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For Immediate Release
September 12, 2006

New Early Learning Standards for Kindergarten unveiled Sept. 12 is Kindergarten Day in Illinois

SPRINGFIELD – Educators and administrators across the state will celebrate Kindergarten Day on Tuesday, Sept. 12, with the unveiling of the newly developed Illinois Early Learning Standards for Kindergarten.

The Illinois Early Learning Standards for Kindergarten were created collaboratively between the Illinois State Board of Education and kindergarten teachers throughout the state. This will be the first opportunity for kindergarten teachers and administrators to access the new standards specifically designed for kindergarten.

The new Kindergarten Standards align with the Illinois Learning Standards and the Illinois Early Learning Standards and help to put kindergarten on the map in curriculum alignment and school improvement planning. The Illinois Learning Standards are statements which define a core of essential knowledge and skills that all Illinois students enrolled in public schools are expected to know and be able to do.

“These standards being unveiled today have been well-researched and are well-supported by front-line early childhood educators,” said State Superintendent Randy Dunn. “This is another major step forward as we continue to emphasize our long-term investment in early childhood education.”

In 2004-2005, there were 145,797 Illinois children attending kindergarten – 80,303 attended full day, while 65,494 went half-a-day. Kindergarten is optional is Illinois.

“Chicago teachers have long had a concern that kindergarten was the only grade level that did not have standards,” said Joyce Davidson, coordinator for Kindergarten programs for Chicago Public Schools. “With the new Illinois Learning Standards for Kindergarten, we now have continuity of instruction, so that any teacher in any school across the state has the same learning goals. And the standards are targets to achieve those goals.”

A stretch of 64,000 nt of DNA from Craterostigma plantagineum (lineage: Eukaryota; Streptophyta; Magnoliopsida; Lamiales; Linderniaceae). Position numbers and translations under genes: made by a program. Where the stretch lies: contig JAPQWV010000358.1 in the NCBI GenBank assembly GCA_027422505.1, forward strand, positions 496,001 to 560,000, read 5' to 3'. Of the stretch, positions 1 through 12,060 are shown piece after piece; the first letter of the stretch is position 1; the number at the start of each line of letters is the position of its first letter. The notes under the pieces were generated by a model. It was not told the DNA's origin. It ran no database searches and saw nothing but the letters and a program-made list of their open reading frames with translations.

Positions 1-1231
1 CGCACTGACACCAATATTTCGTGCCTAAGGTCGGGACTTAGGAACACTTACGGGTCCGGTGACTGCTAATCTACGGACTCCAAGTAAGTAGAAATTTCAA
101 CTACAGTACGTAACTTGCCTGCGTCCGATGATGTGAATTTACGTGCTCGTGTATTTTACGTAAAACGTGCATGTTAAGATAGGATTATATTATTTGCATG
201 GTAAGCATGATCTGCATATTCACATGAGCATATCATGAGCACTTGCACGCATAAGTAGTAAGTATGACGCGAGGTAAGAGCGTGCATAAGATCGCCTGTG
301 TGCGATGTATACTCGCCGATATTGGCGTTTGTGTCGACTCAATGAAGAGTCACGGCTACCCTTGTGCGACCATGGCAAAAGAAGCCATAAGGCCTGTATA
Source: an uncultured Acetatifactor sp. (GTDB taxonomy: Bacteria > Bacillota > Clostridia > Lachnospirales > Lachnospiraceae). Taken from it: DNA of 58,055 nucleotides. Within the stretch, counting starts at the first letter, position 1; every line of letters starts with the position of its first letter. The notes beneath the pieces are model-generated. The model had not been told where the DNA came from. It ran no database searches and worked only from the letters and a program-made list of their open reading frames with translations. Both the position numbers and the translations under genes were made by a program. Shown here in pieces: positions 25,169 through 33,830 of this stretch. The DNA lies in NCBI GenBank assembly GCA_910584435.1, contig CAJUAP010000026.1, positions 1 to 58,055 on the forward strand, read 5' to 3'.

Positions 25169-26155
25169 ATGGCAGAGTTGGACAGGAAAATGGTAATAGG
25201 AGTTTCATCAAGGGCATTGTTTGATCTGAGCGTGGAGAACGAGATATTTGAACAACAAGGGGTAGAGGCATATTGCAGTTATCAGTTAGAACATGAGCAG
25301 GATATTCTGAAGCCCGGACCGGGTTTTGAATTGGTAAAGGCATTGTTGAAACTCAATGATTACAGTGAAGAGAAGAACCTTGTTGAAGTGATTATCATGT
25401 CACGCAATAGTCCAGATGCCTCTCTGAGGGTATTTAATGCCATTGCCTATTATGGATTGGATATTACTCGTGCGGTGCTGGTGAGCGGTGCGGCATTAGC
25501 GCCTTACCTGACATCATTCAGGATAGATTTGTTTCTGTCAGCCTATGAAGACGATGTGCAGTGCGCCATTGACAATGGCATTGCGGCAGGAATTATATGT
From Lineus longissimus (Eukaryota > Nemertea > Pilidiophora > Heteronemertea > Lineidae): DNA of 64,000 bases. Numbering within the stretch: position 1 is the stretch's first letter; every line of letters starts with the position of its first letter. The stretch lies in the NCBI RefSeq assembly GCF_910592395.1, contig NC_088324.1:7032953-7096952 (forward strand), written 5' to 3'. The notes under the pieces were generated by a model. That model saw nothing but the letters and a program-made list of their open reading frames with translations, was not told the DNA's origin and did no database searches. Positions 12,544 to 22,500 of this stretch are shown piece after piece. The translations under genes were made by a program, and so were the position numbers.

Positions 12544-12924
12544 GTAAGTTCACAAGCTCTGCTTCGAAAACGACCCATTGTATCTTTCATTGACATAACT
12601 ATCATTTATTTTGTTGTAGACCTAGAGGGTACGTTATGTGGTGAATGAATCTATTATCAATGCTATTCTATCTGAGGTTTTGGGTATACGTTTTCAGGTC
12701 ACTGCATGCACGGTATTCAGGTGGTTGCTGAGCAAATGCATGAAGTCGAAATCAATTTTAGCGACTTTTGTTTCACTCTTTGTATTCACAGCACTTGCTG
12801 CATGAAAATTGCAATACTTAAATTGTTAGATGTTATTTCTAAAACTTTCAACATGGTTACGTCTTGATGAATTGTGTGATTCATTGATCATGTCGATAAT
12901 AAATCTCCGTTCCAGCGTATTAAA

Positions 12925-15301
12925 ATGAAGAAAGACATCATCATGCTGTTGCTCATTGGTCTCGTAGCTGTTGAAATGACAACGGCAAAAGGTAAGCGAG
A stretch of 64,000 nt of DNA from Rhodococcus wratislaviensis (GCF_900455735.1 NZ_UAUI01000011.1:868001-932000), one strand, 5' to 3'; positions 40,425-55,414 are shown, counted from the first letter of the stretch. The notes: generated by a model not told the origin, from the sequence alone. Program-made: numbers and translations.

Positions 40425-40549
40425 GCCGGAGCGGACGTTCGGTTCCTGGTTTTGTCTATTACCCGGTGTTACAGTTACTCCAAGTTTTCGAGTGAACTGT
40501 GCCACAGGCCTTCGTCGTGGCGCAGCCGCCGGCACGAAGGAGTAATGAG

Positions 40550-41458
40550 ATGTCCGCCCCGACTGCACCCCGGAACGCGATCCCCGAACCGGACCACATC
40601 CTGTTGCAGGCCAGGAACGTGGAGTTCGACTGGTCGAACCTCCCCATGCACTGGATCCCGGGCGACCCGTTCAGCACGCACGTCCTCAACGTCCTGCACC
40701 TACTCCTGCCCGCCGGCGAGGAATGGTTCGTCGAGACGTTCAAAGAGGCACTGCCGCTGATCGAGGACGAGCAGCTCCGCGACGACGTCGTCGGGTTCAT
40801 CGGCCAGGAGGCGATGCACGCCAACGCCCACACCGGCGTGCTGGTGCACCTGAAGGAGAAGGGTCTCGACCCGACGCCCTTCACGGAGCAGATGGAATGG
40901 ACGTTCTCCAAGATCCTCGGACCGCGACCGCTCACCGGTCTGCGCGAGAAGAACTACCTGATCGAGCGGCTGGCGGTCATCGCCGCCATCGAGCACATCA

The new standards are a result of countless hours of research and testing, culminating in more than four years of work. Over 500 teachers and administrators statewide participated in field testing of these standards.

“The Early Learning Standards were developed with all children in mind. Development happens along a continuum and all children fall within a range of having certain strengths and needs,” said Lisa Cipriano, a special education teacher with Valley View Unit District 365. “With the help of support personnel in the school environment, you are able to meet the needs of all children using the kindergarten standards.”

In addition to releasing the standards on Kindergarten Day, training sessions on the standards are being provided at various locations throughout the state in collaboration with ISBE Education and Regional Offices of Education. A complete training schedule can be found at:

Kindergarten quick facts:

  • Kindergarten may be half day or full day.
  • In 2004-2005, 1,287 schools offered all day kindergarten, while 712 schools offered half day.
  • About 57% of the kindergarten classes in Illinois are all day everyday.
  • If a district establishes a full day program, it must also provide a half day program for those families who want it.
  • Four clock hours may be counted as a day of attendance for kindergarten.
  • Two clock hours may be counted as a half-day of attendance.
  • One clock hour may be counted as a half day of attendance for handicapped children below the age of six.
  • Kindergarten attendance is optional in Illinois. A child does not have to attend school until his seventh birthday
  • Any child who will be five on or before September 1 may attend school at the beginning of the school term.

For more information about the new Early Learning Standards for Kindergarten, visit the ISBE Kindergarten Corner at:

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